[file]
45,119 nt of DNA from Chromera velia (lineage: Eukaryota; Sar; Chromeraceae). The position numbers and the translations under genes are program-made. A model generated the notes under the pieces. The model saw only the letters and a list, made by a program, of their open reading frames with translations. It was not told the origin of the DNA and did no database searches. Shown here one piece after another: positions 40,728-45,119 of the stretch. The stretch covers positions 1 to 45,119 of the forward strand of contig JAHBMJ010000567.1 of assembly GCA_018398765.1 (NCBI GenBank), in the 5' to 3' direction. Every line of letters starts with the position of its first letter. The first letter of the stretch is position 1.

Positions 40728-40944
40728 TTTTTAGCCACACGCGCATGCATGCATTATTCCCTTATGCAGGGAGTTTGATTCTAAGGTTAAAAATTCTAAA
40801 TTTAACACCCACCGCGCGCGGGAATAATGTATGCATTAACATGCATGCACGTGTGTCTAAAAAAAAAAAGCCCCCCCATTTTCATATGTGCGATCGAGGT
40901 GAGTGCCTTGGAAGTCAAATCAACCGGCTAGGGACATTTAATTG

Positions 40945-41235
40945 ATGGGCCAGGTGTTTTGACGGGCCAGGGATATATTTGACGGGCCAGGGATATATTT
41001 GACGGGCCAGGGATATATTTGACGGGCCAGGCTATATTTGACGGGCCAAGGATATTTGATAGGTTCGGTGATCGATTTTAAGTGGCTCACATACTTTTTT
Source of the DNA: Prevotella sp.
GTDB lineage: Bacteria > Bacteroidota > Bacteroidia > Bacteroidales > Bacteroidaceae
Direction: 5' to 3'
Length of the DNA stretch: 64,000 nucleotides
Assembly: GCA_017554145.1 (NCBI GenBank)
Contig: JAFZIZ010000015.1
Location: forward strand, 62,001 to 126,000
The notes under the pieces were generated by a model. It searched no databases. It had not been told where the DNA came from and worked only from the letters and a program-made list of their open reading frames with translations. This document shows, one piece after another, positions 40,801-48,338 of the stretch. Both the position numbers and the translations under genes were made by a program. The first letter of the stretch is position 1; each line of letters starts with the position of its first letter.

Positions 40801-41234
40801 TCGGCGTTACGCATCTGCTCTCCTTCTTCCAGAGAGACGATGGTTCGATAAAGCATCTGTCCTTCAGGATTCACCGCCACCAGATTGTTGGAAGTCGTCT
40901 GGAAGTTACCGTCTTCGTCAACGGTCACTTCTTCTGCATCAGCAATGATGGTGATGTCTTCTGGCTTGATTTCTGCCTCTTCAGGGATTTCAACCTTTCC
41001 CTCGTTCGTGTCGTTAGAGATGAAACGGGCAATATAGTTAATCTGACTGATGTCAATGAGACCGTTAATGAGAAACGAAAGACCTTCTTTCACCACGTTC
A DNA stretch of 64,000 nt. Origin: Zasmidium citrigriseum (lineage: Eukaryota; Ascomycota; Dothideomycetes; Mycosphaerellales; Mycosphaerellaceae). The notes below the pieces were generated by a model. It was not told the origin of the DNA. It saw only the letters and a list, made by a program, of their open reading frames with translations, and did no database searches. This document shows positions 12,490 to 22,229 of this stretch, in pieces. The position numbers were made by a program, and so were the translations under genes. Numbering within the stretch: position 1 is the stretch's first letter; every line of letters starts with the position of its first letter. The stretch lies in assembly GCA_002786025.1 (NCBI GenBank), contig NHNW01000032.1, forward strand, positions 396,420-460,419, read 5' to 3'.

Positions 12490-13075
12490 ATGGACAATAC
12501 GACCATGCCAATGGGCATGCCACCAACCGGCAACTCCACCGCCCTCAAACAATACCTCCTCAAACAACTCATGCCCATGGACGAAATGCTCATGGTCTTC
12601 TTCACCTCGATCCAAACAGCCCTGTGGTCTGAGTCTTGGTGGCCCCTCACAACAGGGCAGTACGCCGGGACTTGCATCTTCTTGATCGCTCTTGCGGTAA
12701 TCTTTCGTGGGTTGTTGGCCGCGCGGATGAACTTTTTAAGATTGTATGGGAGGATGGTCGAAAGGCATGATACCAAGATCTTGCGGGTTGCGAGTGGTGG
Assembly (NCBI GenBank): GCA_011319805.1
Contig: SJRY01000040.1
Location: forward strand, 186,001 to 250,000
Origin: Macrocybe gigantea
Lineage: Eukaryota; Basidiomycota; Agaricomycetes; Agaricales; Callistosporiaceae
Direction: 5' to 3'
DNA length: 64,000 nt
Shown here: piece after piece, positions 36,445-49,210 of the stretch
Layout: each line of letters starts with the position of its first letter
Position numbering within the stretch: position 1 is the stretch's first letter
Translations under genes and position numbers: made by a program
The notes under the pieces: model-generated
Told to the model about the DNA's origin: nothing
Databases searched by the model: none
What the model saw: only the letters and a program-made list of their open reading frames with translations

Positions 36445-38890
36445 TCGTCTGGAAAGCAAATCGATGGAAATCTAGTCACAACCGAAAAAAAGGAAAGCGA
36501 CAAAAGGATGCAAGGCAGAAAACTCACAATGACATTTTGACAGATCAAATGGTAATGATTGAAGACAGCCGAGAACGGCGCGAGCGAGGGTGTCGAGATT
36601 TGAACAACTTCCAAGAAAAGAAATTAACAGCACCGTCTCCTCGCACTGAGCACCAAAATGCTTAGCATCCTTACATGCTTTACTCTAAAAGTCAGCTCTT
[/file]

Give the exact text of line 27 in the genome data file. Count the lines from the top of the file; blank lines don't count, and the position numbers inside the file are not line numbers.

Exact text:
Assembly (NCBI GenBank): GCA_011319805.1